Marijuana complaint filed with Secretary of State

Attorney Brian Vicente (center) addresses reporters in Denver's Civic Center Park today, as petition organizer Emmett Reistroffer, left, and executive director Mason Tvert, right, look on. (Kersgaard)

Marijuana legalization advocate Mason Tvert today filed a formal complaint with the Secretary of State’s office alleging that opponents of his group have stolen signed petitions from people circulating them on behalf of Tvert’s Regulate Marijuana Like Alcohol organization.

The complaint says that on July 17 Miquel Lopez took a petition out of the hands of someone trying to sign it at Denver’s Skyline Park, threw it in the trash and then stood in front of the trash to prevent anyone from retrieving it. The complaint alleges that a few minutes later Corey Donahue removed the petition from the trash and gave it to Robert Lopez who then left the scene with the petition, which Tvert said had around a dozen signatures on it.

Miguel Lopez and Donahue are known to oppose Tvert’s effort and to support a broader approach to legalization. The Colorado Independent earlier reported that they supported Legalize 2012, but the director of that effort said they are not affiliated with Legalize 2012. “They have no capacity whatever with Legalize 2012,” said Laura Kriho.

When reached by phone, Miguel Lopez said is was Tvert’s organization that was interrupting an event his group was sponsoring and that the petitioner had been asked to leave. “Their petition was creating a distraction while we were holding a rally and giving an educational talk. The individual we took the petition from was not trying to sign it; he was trying to destroy it. They were warned not to be there,” he said.

Tvert said that Lopez’s account is a fantasy. “That is entirely false based on the accounts of all the witnesses, but I wouldn’t expect them to acknowledge what they did.”

Donahue and Robert Lopez could not be reached. A message left on the Legalize 2012 phone was not quickly returned.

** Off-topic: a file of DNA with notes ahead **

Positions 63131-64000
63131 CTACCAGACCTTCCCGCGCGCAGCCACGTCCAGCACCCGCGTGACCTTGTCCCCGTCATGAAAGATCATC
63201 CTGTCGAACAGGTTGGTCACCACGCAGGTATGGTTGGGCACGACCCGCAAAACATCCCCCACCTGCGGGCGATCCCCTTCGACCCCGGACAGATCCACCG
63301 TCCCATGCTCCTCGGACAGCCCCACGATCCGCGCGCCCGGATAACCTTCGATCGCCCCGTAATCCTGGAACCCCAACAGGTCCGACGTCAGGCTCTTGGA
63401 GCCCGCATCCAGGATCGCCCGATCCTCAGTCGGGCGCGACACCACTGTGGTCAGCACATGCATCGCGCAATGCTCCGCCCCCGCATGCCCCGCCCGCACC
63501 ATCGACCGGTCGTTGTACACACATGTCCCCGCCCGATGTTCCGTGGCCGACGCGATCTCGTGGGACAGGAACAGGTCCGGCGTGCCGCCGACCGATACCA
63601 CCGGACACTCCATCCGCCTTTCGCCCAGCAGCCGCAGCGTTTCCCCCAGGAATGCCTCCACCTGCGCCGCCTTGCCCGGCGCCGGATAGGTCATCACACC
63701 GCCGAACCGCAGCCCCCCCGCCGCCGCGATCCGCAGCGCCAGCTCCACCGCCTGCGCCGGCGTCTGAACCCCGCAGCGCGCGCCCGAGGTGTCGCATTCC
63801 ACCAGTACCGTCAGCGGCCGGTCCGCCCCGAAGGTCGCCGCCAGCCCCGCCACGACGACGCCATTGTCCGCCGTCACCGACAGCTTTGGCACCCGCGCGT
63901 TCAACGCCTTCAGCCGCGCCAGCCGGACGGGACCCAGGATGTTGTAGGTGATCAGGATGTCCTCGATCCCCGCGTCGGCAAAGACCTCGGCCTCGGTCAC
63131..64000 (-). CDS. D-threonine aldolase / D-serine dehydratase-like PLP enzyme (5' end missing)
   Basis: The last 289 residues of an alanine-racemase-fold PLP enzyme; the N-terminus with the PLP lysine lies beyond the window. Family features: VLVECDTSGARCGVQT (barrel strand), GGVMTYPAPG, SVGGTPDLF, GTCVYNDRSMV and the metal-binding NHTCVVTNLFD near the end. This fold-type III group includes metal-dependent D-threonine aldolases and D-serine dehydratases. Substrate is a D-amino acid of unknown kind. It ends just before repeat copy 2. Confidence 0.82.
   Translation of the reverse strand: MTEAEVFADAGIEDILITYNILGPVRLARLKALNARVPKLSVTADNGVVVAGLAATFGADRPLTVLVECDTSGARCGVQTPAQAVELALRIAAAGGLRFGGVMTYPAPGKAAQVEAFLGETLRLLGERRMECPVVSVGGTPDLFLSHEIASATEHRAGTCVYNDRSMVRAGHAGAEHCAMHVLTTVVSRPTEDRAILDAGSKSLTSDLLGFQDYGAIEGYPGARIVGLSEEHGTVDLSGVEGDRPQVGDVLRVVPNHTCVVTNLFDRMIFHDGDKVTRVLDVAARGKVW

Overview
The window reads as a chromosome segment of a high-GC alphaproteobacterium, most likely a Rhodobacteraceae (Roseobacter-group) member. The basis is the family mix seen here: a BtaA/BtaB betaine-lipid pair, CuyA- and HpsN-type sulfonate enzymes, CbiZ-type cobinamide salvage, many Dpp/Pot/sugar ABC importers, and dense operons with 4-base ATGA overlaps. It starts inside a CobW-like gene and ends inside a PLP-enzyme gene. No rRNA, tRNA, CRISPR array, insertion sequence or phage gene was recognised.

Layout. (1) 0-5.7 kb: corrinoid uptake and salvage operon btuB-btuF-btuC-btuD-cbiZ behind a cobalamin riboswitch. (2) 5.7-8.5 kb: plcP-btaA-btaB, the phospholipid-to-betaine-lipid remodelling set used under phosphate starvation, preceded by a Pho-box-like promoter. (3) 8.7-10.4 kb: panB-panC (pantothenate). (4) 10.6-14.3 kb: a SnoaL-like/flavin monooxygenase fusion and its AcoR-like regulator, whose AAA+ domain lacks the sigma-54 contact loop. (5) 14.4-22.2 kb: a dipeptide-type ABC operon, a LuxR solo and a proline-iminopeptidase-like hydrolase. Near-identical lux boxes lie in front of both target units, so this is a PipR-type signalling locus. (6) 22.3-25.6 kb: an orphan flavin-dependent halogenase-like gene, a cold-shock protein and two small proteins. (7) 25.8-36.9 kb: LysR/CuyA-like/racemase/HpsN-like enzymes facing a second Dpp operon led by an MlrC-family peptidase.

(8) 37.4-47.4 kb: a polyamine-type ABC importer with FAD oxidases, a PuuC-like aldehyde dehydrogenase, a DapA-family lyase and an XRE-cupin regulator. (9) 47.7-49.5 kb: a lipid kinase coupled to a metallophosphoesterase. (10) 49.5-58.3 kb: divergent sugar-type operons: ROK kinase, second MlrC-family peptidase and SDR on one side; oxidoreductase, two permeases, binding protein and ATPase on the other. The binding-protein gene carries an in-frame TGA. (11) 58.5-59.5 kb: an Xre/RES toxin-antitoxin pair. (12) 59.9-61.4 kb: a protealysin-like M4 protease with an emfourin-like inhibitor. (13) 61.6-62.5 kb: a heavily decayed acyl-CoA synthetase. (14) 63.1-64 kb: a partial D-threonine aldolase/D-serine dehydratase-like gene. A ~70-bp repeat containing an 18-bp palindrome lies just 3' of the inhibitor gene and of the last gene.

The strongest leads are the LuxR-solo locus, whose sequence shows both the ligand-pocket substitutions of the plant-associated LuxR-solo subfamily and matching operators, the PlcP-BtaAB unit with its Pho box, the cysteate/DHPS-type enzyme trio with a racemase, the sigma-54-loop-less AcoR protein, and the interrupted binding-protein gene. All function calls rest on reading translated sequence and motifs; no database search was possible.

Lopez says Tvert’s group is not petitioning to legalize marijuana but is only advocating incremental change, whereas their group supports nearly complete legalization. It is possible that multiple legalization initiatives will be on the 2012 ballot.

Miguel Lopez made news earlier this year when his videotaped confrontation with lawmakers led to one legislator tearing up a piece of pro-marijuana legislation.

He also ran for governor in 2010
, managing to finish behind Republican Dan Maes.

Secretary of State’s spokesperson Rich Coolidge said as far as he knew this was the first time ever anyone had turned in a complaint alleging the theft of a petition.

“That just tells you this is an unfortunate precedent,” said Tvert. “It may be the first time in Colorado that anyone has sunk this low. This should be investigated and prosecuted to the fullest extent possible. If Miquel and Corey care about democracy and the democratic process as they say they do then there is no excuse for them to steal petitions and undermine the democratic process in Colorado.

“…Harrassing and attacking volunteers, violating laws, and preventing Colorado voters from having their signatures counted is absolutely unacceptable and will not be tolerated. We will be pursuing this case and any in the future to the fullest extent of the law,” he concluded.

Scot Kersgaard has been managing editor of a political newspaper, editor and co-owner of a ski town newspaper, executive editor of eight high-tech magazines (where he worked with current Apple CEO Tim Cook), deputy press secretary to a U.S. Senator, and an outdoors columnist at the Rocky Mountain News. He has an English degree from the University of Washington. He was awarded a fellowship to study internet journalism at the University of Maryland's Knight Center for Specialized Journalism. He was student body president in college. He spends his free time hiking and skiing.

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